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V for Vendetta (Two-Disc Special Edition) (2006)

The 2-disc Special Edition of the 2006 film directed by James McTeigue.

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"V for Vendetta" might be a dense name but it's one intelligent film.

  • Aug 20, 2006
  • by
Rating:
+3
I've never read the graphic novel, but I don't think you need to read it to appreciate the movie. There are some that will, upon seeing this film, say that it was akin to Andrew Lloyd Weber attempting to make a political statement: overly dramatic. These people would be well served to remember that the symbol of drama is a mask, which certainly begs one important question- Why, if you are so put off by an overtly dramatic motion picture, would you choose to see a movie that stars as the (anti)hero a man in a mask?

This film doesn't glorify V as a terrorist but shows that under certain circumstances he was tempted to be what he is. The film has an intriguing atmosphere throughout, a few slow moments, and an apocalyptic future setting that really heightens the tension with starkly dark set design and stunning cinematography. There is a reference or close resemblance to Guatanamo prison in the film. And it made the film even more direct.

Hidden behind the creepy mask, Hugo Weaving really proves he is a versatile actor. His character provokes thoughtful questions in a dystrophic future, and every emotion of his character is brought out by Weavings performance. Portman on the other hand also excels, with a convincing accent. She really is the heroine of the film and she handles the role quite well. The scenes between Evey and V are touching and well handled. The rest of the film is great in its execution. The climax, especially, was uplifting and will live on to be the most memorable conclusion. The action is striking and the performances in the drama are standout.

I'm going to say that it's nothing short of its brilliance. Entertaining from the start, V manages to combine a strong socio-political message in a compact and highly intense experience. Infused with issues and concepts that pervade in the global political climate of our times, this movie is endowed with a tremendous timely relevance that belies its trappings as a mere action adventure. A terrific achievement produced by the Wachowski's and Silver.

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More V for Vendetta (Warner Bros. H... reviews
review by . December 22, 2008
"The people always have some champion whom they set over them and nurse into greatness. . .   This and no other is the root from which a tyrant springs; when he first appears he is a protector."    -Plato       In the 1980s comic books took a revolutionary turn (one the likes of which had not been seen since the `60s and `70s) and became politically and socially relevant again. These were the days of conservative and consumerist values, when Ronald …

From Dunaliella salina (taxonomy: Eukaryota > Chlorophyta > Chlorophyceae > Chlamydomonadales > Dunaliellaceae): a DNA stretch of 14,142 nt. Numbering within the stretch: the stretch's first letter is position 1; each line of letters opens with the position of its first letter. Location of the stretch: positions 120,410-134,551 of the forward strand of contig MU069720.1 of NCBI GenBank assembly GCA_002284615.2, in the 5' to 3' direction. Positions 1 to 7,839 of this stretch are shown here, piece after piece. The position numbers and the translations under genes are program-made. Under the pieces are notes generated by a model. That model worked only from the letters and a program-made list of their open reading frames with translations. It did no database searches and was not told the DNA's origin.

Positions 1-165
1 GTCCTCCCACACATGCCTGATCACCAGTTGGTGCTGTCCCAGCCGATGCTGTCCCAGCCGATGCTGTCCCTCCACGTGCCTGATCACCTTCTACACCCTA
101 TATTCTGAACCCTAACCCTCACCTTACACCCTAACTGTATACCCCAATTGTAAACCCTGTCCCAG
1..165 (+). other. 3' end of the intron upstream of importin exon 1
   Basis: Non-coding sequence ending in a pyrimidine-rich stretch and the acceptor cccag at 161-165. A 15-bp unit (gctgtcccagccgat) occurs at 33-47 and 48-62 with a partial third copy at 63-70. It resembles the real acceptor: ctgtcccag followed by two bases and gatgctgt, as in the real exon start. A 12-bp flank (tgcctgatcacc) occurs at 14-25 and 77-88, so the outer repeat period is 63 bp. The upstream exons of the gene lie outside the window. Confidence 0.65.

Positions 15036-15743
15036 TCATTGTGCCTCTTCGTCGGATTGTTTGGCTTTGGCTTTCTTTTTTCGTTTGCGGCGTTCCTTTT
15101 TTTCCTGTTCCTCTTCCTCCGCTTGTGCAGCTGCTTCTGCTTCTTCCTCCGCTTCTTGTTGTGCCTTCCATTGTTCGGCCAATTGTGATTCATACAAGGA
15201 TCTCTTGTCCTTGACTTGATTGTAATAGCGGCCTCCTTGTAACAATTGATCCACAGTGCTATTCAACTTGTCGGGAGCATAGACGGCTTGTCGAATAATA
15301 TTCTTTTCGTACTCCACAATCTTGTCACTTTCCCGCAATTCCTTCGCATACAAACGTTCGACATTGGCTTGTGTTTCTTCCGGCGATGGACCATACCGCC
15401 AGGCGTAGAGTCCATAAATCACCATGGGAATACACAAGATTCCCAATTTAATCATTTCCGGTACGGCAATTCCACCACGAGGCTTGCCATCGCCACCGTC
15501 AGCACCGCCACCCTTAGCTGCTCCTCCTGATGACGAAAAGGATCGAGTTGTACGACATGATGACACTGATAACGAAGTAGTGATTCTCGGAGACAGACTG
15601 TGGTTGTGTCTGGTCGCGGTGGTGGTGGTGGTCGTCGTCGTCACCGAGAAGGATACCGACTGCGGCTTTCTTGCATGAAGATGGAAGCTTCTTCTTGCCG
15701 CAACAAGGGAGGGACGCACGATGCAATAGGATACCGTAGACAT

review by . August 04, 2006
posted in Movie Hype
Though the packaging of both the theatrical release and the DVD suggest that V FOR VENDETTA is yet another action hero comic book foray, nothing could be further from fact. James McTeigue has directed this Wachowski Brothers adaptation of Alan Moore's comic book into a story that is intelligent, frightening, spectacularly produced and acted and the result is a fable for our minds to consider.    Swooping out of the time in England in 1605 for some background as to the mission …
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"Remember, remember the fifth of November," for on this day, in 2020, the minds of the masses shall be set free. So says code-name V (Hugo Weaving), a man on a mission to shake society out of its blank complacent stares in the filmV for Vendetta. His tactics, however, are a bit revolutionary, to say the least. The world in which V lives is very similar to Orwell's totalitarian dystopia in 1984: after years of various wars, England is now under "big brother" Chancellor Adam Sutler (played by John Hurt, who played Winston Smith in the movie1984), whose party uses force and fear to run the nation. After they gained power, minorities and political dissenters were rounded up and removed; artistic and unacceptable religious works were confiscated. Cameras and microphones are littered throughout the land, and the people are perpetually sedated through the governmentally controlled media. Taking inspiration from Guy Fawkes, the 17th century co-conspirator of a failed attempt to blow up Parliament on November 5, 1605, V dons a Fawkes mask and costume and sets off to wake the masses by destroying the symbols of their oppressors, literally and figuratively. At the beginning of his vendetta, V rescues Evey (Natalie Portman) from a group of police officers and has her live with him in his underworld lair. It is through their relationship where we learn how V became V, the extremities of the party's corruption, the problems of an oppressive government, V's ...
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Details

Director: James McTeigue
Genre: Action, Drama, Thriller
Release Date: March 17, 2006
MPAA Rating: R
DVD Release Date: August 1, 2006
Runtime: 132 minutes
Studio: Warner Bros. Home Entertainment
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